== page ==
Russian School Opens in Akhalgori

A Russian-language school was opened yesterday in the town of Akhalgori (also called Leningori) in the Tskhinvali Region. Before the 2008 Georgian-Russian War, Akhalgori was a majority-ethnic Georgian settlement, but the Georgian population was largely forced to flee from violence and ethnic cleansing, resettling as internally displaced persons in other parts of the country.

“The opening of a Russian school in Akhalgori is a continuation of a policy that has been carried out for years – this is a manifestation of Russification policy,” said Ketevan Tsikhelashvili, Georgian State Minister for Reconciliation and Civic Equality.

Tsikhelashvili said that the real face of the occupation is the fact that in the region where a Georgian population and ethnically Ossetian population lived together harmoniously, a Russian school is now opened, and children are prohibited from studying their native language unless they know Russian.

She continued, “I think not only for ethnic Georgians or for those who are constantly discussing the [territorial and human rights] violations and problems [of the occupying regime], but for the Ossetian population, it should send a very clear message about what Russian policy really is, and that it does not serve any of us – including the protection of Ossetian identity.”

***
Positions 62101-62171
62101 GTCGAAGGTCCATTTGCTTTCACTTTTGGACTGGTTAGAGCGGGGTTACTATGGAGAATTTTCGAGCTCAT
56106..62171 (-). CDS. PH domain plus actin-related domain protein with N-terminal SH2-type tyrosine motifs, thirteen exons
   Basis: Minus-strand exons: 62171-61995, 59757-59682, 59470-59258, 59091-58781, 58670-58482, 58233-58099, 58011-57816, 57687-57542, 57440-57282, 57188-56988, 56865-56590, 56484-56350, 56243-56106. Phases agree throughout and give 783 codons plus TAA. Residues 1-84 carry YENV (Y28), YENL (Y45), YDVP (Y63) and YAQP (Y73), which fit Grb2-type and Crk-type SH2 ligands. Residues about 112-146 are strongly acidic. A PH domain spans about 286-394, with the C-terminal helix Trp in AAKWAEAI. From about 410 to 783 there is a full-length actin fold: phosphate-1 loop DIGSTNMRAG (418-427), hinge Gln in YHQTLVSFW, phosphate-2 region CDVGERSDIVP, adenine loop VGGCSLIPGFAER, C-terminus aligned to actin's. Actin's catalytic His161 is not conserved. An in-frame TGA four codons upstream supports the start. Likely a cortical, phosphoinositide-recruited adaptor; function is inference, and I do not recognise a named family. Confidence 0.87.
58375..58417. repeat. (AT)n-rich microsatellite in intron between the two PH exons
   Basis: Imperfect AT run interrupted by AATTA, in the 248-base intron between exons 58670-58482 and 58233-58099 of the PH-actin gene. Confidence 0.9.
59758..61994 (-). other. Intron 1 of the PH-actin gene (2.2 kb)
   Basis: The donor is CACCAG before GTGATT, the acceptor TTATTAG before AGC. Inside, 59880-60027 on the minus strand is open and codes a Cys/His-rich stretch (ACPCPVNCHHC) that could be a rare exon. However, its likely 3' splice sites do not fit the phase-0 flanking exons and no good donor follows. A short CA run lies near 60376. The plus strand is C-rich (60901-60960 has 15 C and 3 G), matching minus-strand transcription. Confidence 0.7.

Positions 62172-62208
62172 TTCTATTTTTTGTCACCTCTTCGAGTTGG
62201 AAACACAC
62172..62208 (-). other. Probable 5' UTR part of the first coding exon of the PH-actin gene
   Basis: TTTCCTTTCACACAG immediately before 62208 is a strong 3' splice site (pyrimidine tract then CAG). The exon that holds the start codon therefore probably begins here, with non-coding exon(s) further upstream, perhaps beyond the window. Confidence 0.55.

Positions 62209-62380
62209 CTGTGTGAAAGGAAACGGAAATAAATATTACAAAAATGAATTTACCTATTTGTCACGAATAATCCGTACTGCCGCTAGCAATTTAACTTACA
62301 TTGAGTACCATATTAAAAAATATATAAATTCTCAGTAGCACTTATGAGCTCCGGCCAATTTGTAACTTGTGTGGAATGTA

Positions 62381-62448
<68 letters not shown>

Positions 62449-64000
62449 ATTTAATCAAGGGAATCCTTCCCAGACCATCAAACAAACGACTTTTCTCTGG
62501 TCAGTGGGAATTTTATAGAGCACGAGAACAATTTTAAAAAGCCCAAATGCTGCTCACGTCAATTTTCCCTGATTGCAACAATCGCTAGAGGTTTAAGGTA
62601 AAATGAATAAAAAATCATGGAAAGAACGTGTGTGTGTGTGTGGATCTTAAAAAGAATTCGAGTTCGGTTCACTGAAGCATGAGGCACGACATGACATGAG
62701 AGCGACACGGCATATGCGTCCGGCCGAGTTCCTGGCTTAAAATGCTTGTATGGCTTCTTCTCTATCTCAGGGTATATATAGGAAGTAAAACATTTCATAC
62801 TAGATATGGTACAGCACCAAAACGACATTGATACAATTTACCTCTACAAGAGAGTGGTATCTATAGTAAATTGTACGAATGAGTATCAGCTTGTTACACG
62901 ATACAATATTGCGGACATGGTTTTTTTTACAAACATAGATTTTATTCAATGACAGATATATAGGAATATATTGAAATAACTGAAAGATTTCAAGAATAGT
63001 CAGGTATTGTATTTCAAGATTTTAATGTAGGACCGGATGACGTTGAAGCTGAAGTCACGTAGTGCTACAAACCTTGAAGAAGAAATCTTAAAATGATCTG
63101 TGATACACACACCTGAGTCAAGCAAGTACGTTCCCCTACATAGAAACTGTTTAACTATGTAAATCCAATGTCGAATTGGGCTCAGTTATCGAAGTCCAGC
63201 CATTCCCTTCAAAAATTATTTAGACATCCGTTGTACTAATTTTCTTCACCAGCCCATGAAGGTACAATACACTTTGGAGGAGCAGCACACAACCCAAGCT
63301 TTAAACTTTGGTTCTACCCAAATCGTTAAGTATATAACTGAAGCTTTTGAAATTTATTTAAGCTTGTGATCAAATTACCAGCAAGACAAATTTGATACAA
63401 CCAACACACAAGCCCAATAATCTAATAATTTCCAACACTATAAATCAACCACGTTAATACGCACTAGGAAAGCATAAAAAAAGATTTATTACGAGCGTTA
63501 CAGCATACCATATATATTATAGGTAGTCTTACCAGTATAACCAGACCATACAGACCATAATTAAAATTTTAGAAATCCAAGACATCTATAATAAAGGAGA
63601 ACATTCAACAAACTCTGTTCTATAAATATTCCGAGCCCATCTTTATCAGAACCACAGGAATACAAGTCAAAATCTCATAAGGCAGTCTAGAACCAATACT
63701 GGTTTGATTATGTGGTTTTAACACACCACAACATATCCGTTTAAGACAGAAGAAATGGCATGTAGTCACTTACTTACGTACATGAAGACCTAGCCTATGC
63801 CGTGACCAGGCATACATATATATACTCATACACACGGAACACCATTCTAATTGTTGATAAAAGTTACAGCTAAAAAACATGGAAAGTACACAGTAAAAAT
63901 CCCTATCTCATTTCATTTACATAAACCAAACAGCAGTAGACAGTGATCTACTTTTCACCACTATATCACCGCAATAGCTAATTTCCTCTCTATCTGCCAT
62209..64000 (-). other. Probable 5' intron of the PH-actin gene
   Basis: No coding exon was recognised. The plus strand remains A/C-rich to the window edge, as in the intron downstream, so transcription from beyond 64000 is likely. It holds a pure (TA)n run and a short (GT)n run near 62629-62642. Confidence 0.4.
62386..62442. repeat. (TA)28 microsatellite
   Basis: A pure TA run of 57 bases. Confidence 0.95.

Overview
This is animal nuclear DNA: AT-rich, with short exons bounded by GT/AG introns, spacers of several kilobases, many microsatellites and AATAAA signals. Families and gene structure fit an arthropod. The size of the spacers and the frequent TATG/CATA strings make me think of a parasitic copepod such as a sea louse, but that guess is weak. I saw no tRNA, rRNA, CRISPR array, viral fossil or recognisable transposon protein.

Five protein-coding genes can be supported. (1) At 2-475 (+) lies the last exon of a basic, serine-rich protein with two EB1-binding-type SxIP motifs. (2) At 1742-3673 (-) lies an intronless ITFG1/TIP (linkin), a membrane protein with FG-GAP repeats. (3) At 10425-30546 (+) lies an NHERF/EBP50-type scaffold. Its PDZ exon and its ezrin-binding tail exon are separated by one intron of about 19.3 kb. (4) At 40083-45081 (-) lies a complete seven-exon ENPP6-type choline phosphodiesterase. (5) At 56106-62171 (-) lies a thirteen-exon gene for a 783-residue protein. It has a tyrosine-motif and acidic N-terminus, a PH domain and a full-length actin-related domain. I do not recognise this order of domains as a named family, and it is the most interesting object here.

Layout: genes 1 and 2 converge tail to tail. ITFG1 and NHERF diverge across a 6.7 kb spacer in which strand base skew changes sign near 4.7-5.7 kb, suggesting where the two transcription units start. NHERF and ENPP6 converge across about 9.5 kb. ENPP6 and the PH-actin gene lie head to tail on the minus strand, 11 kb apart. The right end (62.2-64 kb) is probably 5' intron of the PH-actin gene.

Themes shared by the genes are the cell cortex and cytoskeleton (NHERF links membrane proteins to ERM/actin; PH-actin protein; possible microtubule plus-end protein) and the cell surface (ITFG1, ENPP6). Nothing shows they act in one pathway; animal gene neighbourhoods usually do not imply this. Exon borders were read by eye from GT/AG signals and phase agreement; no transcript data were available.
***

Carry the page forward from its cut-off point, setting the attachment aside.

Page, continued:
“We talked about these issues at yesterday’s NATO-Georgia Commission session. A lot of time was devoted to [discussing] the process of Russification in Abkhazia and the Tskhinvali region, especially in Gali and Akhalgori. Limitations on education in the native language is one of the most severe forms of [this policy’s] manifestation, because it applies to children – in kindergartens, in schools – and their parents. In Gali, and now already in Akhalgori, people are not even allowed to communicate with each other in their native language. It does not align with international, civil, or human norms. It is an open advertisement by Russia that their only interest is Russification,” said Tsikhelashvili.

Georgia’s Foreign Minister Davit Zalikiani also reacted to the school’s opening, calling it “a continuation of the de facto annexation and occupation. This is part of the illegal process that is taking place in the occupied territories, both in the Tskhinvali region and Abkhazia, where education in the Georgian language is actively prohibited. Naturally, this is a gross violation of international norms and we are constantly discussing it. Our main message to our strategic partners is that this issue should be permanently on the agenda of their relationship with Russia.”

By Samantha Guthrie

Photo: State Ministry for Reconciliation and Civic Equality

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